How to create user account using Linux useradd command

Manage Linux user account is a very important task in Linux. It begins with creating a user account and creating password for that particular user account and then, you might have to assign group for that user. Maybe at one time you might have to change a user particular (user information) such as update telephone number or department where the user works. You also don't want to keep an account of user who no longer works in your office or temporary officer in your server.

Create user account using Linux useradd command

The Linux useradd command is the traditional command used to create a new user account or modify user's information in Linux system. The useradd command's manual page state very clear about how to do this and it's not very hard to understand. Please read the manual page at least once so that you can see how useradd can assist you doing your administration job. Below is the synopsis from useradd manual page taken from Slackware Linux:

useradd [-c comment] [-d home_dir] [-e expire_date] [-f inactive_time]
[-g initial_group] [-G group[,...]] [-m [-k skeleton_dir]] [-o] [-p passwd]
[-s shell] [-u uid] login

useradd -D [-g default_group] [-b default_home] [-e default_expire_date] [-f default_inactive]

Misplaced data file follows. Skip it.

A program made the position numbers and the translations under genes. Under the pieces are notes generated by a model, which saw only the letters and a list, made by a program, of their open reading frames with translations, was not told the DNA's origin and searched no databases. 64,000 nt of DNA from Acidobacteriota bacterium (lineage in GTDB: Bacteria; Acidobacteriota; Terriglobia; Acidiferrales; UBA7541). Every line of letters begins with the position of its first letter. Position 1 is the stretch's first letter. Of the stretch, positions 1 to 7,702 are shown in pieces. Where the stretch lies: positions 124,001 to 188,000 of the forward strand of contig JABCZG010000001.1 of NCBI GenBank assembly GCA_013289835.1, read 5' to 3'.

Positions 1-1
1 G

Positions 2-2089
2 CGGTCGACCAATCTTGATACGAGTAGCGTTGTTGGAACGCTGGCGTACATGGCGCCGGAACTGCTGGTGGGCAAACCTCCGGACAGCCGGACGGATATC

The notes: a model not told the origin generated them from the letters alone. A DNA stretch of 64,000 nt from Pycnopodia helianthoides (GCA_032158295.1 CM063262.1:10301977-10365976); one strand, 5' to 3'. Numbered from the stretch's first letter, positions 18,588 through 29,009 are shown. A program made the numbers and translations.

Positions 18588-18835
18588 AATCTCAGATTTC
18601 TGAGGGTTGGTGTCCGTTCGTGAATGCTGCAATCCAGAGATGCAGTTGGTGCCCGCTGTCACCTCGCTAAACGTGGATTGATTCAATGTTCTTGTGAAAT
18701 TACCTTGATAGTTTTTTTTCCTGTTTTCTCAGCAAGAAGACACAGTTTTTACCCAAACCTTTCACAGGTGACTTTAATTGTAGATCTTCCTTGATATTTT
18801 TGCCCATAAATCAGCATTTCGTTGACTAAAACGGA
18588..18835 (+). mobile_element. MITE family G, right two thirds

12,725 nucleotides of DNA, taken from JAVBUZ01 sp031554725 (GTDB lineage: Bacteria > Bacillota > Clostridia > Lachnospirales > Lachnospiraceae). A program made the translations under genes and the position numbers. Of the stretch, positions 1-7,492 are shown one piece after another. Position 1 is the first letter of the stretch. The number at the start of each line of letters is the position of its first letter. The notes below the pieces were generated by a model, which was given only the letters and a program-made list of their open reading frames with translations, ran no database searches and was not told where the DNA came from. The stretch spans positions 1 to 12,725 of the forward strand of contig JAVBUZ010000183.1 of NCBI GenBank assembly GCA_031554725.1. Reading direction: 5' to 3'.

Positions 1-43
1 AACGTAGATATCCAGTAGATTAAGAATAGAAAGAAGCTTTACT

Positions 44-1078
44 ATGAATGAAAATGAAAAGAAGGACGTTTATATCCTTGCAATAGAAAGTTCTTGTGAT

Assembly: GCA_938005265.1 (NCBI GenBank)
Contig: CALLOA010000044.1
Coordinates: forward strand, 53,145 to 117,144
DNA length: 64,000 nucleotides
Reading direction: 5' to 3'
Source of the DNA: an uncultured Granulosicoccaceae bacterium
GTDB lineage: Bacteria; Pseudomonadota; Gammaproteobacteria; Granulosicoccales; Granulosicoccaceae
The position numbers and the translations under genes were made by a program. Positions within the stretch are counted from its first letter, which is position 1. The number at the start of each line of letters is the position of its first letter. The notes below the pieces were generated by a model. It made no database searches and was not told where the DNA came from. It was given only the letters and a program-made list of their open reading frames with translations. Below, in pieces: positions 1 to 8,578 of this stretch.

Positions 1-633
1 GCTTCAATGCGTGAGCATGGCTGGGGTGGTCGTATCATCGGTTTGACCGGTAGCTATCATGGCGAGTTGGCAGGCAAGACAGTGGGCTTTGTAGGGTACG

[-s default_shell]

Here is another useradd manual page synopsis taken from Ubuntu Linux:

useradd [options] LOGIN

useradd -D

useradd -D [options]

What you see in other Linux distributions might be different. Other than manual page, you can see synopsis (command's syntax) of useradd command by typing useradd and enter. You should get basic information about useradd command and the right way to issue the command with available options. This is another way of how Linux helps user in command line terminal.

This is an example of how to create a new user using useradd command in Slackware Linux:

[email protected]:~# useradd -g users -d /home/karim -s /bin/bash -c temporary -e 2006-06-30 -m karim
[email protected]:~#

Here are the meaning of command options used in the example above:

  • -g (user initial group) - users
  • -d (user's home directory when login) - /home/karim
  • -s (user's shell) - /bin/bash
  • -c (comment) - Temporary
  • -e (account expired date) - 2009-11-30
  • -m (create user's home directory)
  • karim (username of the new account)

All user's information can be found in /etc/passwd file. We can view the file
with vi /etc/passwd command.


The useradd -D command can be used to modify user account.

Create password for Linux new user account

Now we have to provide a password for the account we've just created. The command to do the job is Linux passwd command. The format for the passwd command is passwd <username>. If you forgot to put the username, linux changes the current user password (user account we are using now), which is the root password.

Let's create password for our new user:

[email protected]:~# passwd karim
Changing password for karim
Enter the new password (minimum of 5, maximum of 127 characters)
Please use a combination of upper and lower case letters and numbers.
New password:
Re-enter new password:
Password changed.

That's it. Now you can switch to other terminal and login with the new user account.

Back to Linux basic commands main page.

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